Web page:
All those poor celebrities on Twitter! They want to be able to amass millions of followers and share their bons mots with the world, but the flip side of that is that sometimes they might accidentally be forced to interact with an un-famous person. Well, Twitter has heard their cry and invented a new way for celebrities to use Twitter without having to actually see posts by anybody but other famous people.
Twitter announced last week that it had rolled out what Engadget calls a “velvet rope,” a special filtering feature for high-profile Twitter users that allows them to filter out, well, us.
Twitter’s Verified Usersâ€”the people with those little blue check marks next to their namesâ€”are usually celebrities or other important and well-known people. With Twitter’s new filtering system, when a Verified User checks to see where they are mentioned, they can either choose to see what all the hoi polloi are saying about them, or they can filter out all but the other Verified Users, allowing them to basically exist in a special Twitter that’s an exclusive club full of only famous and important people. The rest of us are allowed to look into the abyss, but in this case the abyss does not look back into us.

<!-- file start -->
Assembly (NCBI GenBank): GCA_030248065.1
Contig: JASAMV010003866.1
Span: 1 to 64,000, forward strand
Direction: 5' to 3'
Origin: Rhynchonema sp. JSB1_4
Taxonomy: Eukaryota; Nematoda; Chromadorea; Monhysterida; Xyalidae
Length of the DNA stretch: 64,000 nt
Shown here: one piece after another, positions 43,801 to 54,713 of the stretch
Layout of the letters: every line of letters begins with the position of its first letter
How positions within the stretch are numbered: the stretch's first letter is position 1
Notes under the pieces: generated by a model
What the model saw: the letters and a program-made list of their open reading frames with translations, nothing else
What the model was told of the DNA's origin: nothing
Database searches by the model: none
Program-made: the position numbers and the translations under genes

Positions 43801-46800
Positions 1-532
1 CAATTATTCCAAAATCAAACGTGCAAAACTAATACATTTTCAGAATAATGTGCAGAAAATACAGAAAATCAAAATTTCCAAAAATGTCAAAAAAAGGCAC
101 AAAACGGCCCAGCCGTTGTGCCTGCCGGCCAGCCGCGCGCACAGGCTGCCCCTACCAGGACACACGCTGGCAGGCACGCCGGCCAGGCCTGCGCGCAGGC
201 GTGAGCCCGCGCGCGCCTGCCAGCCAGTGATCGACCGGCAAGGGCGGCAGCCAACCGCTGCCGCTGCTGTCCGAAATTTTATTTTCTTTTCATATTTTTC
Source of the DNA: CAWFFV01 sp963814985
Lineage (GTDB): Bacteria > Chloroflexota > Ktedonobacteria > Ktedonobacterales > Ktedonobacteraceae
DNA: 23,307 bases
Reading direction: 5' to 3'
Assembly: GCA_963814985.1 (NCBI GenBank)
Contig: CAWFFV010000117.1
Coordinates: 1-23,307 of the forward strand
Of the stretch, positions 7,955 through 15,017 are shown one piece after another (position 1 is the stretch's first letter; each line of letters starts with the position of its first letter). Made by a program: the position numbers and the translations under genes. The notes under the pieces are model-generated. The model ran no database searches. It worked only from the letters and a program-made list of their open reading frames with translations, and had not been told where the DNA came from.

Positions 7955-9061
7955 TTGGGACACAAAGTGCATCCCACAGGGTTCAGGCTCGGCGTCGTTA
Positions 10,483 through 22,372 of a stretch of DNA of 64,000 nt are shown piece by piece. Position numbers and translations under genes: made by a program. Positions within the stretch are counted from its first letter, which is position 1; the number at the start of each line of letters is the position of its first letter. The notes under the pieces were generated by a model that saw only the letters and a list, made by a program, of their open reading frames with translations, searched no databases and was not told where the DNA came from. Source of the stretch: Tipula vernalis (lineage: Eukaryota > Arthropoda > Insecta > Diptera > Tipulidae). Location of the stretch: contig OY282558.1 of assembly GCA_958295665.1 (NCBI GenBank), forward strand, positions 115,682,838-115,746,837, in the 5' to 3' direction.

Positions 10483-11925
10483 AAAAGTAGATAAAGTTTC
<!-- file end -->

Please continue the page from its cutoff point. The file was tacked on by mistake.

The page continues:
According to Fast Company:
Apparently verified users wanted to be able to manage their conversations more easily by tuning out the thousands of fan mentions they get every day. Twitter is being smart about its own future here too. After all, it’s the enormous reach of many celebrity tweets, which can quickly communicate information to millions of users, that helps make the entire social network as popular and powerful as it is.
The verified user filter will allow celebrities to chat with each other, and the rest of us will be able to see it, so it’s not like we’ll be forced to live without seeing Frances Bean Cobain let loose on Kendall Jenner.
Most envy-inducing about this is that the verified users also have an option that allows them to filter out spam. Now that’s one feature we hope they roll out to the entire userbase. Frankly, we don’t really need to hear any more about new Kindles or how to make $4257/day at home on the Internet.
Via Fast Company/Image: WENN